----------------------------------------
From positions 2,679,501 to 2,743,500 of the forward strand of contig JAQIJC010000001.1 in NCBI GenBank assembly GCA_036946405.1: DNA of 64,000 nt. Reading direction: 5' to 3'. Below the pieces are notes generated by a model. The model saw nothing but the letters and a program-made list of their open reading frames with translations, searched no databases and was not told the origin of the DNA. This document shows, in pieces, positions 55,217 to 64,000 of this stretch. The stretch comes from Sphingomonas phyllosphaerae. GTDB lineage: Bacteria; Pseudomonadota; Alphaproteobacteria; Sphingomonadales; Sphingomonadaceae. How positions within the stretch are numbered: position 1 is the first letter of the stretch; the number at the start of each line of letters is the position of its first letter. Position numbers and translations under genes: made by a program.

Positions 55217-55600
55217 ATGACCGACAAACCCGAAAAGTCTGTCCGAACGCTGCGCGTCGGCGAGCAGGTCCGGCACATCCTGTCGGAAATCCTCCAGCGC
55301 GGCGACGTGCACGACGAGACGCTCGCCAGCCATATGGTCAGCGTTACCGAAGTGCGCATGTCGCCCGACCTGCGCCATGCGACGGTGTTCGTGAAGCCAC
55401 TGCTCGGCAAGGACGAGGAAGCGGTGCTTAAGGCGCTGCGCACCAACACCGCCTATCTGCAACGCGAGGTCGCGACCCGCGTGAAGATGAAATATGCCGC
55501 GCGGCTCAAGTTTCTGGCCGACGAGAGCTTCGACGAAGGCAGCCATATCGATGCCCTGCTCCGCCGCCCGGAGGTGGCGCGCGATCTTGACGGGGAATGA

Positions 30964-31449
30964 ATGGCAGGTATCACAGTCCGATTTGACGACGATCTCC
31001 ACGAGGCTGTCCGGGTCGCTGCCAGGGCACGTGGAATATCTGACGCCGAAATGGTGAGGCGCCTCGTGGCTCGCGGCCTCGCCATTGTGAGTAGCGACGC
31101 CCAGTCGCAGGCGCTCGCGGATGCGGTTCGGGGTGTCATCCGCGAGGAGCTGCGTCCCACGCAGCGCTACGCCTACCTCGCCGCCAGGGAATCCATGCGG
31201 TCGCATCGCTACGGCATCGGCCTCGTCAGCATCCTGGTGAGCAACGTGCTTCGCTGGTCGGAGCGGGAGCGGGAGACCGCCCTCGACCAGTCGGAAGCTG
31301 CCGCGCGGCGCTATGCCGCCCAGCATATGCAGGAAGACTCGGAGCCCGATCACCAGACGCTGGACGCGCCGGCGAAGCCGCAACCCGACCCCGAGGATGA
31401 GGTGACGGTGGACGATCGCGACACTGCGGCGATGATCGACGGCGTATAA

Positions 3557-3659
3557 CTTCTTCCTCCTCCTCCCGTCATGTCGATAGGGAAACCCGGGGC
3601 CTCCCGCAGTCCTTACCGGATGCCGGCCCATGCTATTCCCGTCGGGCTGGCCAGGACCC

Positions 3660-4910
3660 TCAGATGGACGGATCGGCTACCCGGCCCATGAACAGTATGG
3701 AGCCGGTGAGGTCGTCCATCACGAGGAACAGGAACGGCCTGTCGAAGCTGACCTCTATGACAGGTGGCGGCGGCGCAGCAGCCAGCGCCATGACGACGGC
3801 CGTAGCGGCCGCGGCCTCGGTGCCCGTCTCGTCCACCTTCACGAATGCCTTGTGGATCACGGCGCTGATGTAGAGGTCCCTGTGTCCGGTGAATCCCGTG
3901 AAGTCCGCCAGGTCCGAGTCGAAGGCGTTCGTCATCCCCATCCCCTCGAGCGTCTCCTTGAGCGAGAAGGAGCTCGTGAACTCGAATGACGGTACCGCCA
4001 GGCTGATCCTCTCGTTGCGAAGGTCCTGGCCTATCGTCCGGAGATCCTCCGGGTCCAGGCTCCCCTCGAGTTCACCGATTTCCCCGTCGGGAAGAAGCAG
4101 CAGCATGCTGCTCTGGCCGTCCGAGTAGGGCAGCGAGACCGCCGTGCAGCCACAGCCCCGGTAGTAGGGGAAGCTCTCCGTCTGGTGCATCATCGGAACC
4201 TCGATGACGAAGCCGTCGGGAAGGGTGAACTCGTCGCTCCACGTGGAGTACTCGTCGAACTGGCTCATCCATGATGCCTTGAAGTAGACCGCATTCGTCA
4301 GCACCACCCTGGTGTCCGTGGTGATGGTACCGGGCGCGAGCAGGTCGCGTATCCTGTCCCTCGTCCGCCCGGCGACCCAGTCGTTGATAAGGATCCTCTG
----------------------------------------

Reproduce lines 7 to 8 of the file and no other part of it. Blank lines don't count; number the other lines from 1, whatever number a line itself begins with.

Positions 30964-31449
30964 ATGGCAGGTATCACAGTCCGATTTGACGACGATCTCC